But when I got slightly older and people started picking out faults they believed were wrong with my face, I then noticed lines and scars….and it made me think ‘oh I have scars’. And whilst they were telling me, these were ugly and were using these scars to make me feel bad about myself, I realized that actually these scars, were simply scars. Nothing more, nothing less.
My scars simply told me and showed everyone that I have been through something, A long hard journey of countless surgeries and I am still here standing.
I am a survivor, I am not a victim.
So, when this competition came out, I thought‘…yeah, I have scars on my face, but this is me’…I am proud to be me.
So, I entered the competition, my art piece took me 3 days. I looked at myself in the mirror and drew myself. Whilst I loved embracing me, I also felt sad, not because I didn’t like my face but because I was frustrated that I had to even experience what I did, all because I had simply scars on my face. I couldn’t understand why someone would go out of their way to say something unkind to me or pick something different about me and make me feel bad about myself.
I sent it off not thinking much of it, I was just proud I drew myself…my true self…not that round head with just 2 dots as eyes, 1 dot as a nose and ears…. but me…with all my perfections and imperfections.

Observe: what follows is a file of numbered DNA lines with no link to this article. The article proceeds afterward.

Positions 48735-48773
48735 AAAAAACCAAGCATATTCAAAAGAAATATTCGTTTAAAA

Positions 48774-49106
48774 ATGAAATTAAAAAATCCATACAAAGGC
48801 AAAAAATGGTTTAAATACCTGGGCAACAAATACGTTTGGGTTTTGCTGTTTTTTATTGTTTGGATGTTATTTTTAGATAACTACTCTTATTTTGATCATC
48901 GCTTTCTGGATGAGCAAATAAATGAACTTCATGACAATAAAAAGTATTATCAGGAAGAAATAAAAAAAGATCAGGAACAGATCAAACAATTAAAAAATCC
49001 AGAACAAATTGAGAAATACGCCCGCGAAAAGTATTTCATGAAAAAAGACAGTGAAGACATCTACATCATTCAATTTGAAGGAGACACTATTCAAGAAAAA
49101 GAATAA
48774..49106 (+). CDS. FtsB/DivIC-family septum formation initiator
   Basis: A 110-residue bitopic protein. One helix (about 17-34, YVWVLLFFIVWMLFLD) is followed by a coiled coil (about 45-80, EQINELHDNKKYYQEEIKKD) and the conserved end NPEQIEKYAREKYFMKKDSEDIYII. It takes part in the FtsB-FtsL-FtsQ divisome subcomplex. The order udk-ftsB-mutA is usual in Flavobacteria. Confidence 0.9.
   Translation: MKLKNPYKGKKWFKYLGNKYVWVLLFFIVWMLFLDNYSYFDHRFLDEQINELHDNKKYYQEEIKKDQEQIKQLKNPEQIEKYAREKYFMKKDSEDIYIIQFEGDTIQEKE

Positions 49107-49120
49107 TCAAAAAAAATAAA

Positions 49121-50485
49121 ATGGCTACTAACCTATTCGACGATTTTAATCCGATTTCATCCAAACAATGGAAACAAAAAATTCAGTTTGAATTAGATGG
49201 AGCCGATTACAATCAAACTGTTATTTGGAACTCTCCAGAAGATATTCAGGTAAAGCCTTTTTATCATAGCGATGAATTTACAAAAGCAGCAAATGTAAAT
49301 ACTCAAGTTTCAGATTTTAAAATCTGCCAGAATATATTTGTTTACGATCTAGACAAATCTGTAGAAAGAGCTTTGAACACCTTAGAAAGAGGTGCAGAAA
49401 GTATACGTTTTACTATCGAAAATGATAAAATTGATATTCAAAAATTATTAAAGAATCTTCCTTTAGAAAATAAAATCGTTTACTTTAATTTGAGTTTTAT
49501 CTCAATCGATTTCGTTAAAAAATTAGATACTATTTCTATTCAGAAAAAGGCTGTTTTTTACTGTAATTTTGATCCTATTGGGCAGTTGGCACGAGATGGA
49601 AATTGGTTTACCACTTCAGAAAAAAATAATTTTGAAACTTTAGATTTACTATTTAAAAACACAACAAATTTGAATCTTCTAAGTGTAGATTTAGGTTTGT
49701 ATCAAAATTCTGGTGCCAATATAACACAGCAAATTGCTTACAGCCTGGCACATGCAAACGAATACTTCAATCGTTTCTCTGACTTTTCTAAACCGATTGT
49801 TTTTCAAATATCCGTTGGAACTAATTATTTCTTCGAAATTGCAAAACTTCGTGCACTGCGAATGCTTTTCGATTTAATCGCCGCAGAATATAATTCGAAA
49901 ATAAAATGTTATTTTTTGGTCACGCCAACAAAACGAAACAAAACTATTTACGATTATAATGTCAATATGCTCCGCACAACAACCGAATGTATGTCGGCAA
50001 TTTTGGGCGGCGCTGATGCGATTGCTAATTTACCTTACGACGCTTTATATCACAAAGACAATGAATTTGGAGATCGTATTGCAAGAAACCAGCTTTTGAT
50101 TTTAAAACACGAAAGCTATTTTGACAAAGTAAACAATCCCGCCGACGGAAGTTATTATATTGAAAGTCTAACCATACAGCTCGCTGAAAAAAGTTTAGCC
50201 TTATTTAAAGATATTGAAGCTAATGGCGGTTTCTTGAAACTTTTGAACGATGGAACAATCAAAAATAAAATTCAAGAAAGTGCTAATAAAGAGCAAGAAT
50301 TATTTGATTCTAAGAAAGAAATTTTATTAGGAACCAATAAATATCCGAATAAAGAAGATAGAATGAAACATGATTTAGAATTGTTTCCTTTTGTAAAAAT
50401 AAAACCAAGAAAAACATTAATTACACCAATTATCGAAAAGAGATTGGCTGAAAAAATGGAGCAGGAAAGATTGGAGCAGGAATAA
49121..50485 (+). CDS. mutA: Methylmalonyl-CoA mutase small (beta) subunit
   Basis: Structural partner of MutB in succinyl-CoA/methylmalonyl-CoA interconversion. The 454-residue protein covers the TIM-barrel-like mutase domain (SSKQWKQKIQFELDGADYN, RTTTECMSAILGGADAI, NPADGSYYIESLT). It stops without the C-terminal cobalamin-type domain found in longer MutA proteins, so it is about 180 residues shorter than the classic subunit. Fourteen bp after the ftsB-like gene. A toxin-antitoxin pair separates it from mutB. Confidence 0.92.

After a couple of months, I received the news that my entry had been chosen as one of five winners in the UK. I was shocked. I couldn’t believe it. Kinder Chocolate chose my self-portrait where I embraced all my scars, and I felt so proud.
I became the first-ever person in history, a person with a facial difference, on a famous chocolate bar. I couldn’t believe it.
But then...something still didn’t sit right with me.
When Newspapers in the UK were writing about me, I had a lot of support but then I noticed some newspapers saying ‘Birthmark boy becomes Face of Kinder’. I sat in my room repeating ‘birthmark boy’. Just in shock.
Is that really what I was seen as by some?
A birthmark boy?
Rather than someone who has made history, I was seen as a ‘birthmark boy’.
This wasn’t good enough for me. Why are we in the 21st century still being defined by the way we look? Why are we being discriminated against based on things that make us all different and unique?